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  • Reading binary data from serial port

    Using VB I can read all the printable characters, but
    apparently the MSComm tool is useless for binary data. I have
    an application that needs to read 10 to 20 bytes of data and
    display them as hex codes. Was hoping PB/DLL could do this but
    so far no luck. The help file has this two line example:

    Qty& = COMM(#hComm, RXQUE)
    COMM RECV #hComm, Qty&, a$

    In my programs Qty always gets only zero bytes. But I don't
    understand RXQUE... what is it? I tried to declare it as an
    integer etc. but no help. Also tried getting a byte or an
    integer in lieu of the a$ string variable. The incoming data
    for this app is at 19200 but repeated at a 10Hz rate so I could
    poll a function continuously, getting one byte each time.

    Any help is appreciated.

    Russ


    ------------------
    Russ

  • #2
    RXQUE is a keyword, not a variable name, and you are using it correctly to query the receive data buffer size, then use COMM RECV to get the actual bytes in the queue.

    The question in my mind is how have you set up the serial communication parameters? Possibly you are witnessing data loss because of a hand-shaking or missing comm parameter issue, but without seeing more of your code it is not possible to give you a precise answer.


    ------------------
    Lance
    PowerBASIC Support
    mailto:[email protected][email protected]</A>
    Lance
    mailto:[email protected]

    Comment


    • #3
      Oh, yes, of course I should have shown some code.

      #COMPILE DLL
      #INCLUDE "WIN32API.INC"
      GLOBAL hComm AS LONG

      SUB PORTSETTINGS EXPORT
      hcomm = FREEFILE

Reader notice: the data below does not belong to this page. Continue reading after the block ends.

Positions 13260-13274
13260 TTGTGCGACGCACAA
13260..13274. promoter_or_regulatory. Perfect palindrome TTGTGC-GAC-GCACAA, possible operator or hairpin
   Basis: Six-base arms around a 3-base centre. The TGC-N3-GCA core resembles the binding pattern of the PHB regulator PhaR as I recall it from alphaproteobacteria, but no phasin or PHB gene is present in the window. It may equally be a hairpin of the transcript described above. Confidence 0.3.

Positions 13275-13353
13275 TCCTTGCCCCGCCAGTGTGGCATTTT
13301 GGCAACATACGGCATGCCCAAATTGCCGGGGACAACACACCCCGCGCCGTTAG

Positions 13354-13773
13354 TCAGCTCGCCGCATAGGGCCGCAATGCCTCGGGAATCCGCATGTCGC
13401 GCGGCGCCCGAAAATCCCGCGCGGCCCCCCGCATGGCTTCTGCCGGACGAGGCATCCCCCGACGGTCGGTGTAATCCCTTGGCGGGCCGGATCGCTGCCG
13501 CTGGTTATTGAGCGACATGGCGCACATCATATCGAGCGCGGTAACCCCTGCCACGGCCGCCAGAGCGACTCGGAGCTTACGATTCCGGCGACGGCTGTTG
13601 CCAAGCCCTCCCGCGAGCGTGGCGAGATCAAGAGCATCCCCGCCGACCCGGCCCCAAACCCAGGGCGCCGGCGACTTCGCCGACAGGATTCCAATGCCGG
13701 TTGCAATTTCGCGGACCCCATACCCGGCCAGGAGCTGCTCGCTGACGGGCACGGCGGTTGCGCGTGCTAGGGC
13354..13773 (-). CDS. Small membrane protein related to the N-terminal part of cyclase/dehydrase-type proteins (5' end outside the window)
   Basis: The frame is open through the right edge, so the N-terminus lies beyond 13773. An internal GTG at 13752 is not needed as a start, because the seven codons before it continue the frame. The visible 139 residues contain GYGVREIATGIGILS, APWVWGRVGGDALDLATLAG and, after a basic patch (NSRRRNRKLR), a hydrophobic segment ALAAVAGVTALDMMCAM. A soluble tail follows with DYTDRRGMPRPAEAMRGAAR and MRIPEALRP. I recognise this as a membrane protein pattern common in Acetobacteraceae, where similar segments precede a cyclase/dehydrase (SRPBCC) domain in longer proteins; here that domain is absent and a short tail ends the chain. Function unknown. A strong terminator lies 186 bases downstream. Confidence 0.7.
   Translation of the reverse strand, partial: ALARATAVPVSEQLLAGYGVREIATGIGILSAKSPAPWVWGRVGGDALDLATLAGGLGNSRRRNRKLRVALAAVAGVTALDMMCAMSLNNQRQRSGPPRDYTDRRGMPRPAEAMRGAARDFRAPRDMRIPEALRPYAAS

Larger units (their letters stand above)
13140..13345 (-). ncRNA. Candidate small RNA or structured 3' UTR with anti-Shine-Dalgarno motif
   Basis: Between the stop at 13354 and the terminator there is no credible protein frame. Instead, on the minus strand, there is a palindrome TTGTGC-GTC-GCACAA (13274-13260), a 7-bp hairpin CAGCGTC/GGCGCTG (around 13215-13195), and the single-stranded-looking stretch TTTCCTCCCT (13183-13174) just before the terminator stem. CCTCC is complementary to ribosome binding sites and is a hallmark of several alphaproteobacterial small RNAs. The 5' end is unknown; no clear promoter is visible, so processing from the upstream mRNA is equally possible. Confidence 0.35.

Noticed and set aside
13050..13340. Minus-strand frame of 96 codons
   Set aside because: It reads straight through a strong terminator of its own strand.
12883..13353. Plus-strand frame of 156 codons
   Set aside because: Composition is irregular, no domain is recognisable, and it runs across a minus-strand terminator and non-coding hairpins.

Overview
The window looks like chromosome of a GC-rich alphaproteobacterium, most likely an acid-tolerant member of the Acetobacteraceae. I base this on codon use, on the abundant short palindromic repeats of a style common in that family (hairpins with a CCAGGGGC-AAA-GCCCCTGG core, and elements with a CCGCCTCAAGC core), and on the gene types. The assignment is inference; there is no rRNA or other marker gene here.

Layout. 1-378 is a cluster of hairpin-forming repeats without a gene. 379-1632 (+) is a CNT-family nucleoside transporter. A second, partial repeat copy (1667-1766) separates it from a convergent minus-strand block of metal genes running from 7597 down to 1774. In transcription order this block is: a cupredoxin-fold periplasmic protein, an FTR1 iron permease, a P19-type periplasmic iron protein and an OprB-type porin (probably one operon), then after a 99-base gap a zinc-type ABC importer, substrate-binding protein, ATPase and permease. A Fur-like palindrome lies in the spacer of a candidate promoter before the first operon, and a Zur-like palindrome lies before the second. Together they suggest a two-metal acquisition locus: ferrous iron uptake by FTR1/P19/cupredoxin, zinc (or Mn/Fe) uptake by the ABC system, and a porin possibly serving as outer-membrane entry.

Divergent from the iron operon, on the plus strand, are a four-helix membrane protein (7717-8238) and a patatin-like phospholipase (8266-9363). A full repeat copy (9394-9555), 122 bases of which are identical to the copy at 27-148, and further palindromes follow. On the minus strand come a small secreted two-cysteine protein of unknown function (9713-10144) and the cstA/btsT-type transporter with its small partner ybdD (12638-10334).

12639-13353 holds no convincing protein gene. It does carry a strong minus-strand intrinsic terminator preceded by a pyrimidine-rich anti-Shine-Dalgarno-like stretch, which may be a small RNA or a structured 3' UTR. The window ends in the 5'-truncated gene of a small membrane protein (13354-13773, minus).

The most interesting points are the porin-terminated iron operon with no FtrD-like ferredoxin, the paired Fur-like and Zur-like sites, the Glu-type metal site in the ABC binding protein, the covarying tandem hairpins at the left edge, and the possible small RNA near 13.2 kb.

COMM OPEN "COM1" AS #hComm
      COMM SET #hComm, BAUD = 19200
      COMM SET #hComm, BYTE = 8
      COMM SET #hComm, PARITY = %False
      COMM SET #hComm, STOP = 0 'One stop bit
      COMM SET #hComm, TXBUFFER = 2048
      COMM SET #hComm, RXBUFFER = 4096
      COMM SET #hComm, XINPFLOW = 1
      COMM SET #hComm, XOUTFLOW = 1
      COMM CLOSE #hComm
      END SUB

      FUNCTION RCVCHAR () EXPORT AS BYTE
      DIM x AS BYTE
      DIM y AS STRING
      hComm = FREEFILE
      COMM OPEN "COM1" AS #hComm
      'Original code had a while loop around the next statement
      Qty& = COMM(#hComm,RXQUE)

      COMM RECV #hComm,Qty&,x
      FUNCTION = x
      COMM CLOSE #hComm
      END FUNCTION

      I've tried to export it as a byte or integer etc. Found out
      Qty& is always zero by exporting it to VB. Should have known
      it was zero cause the computer locked up and had to exit VB by
      using the three finger salute (cntrl-alt-delete).

      Russ

      ------------------
      Russ

      Comment


      • #4
        Is that the exact code you are using?

        Four points to consider:
        • As it stands, you have two exported Sub/Functions. The PortSettings SUB opens the port, sets the parameters, then closes it... settings are lost when the port is closed.
        • The main function never configures up any comm settings for it's own session. Probably you'll want to take the parameter section from the SUB and paste it into the 'main' function.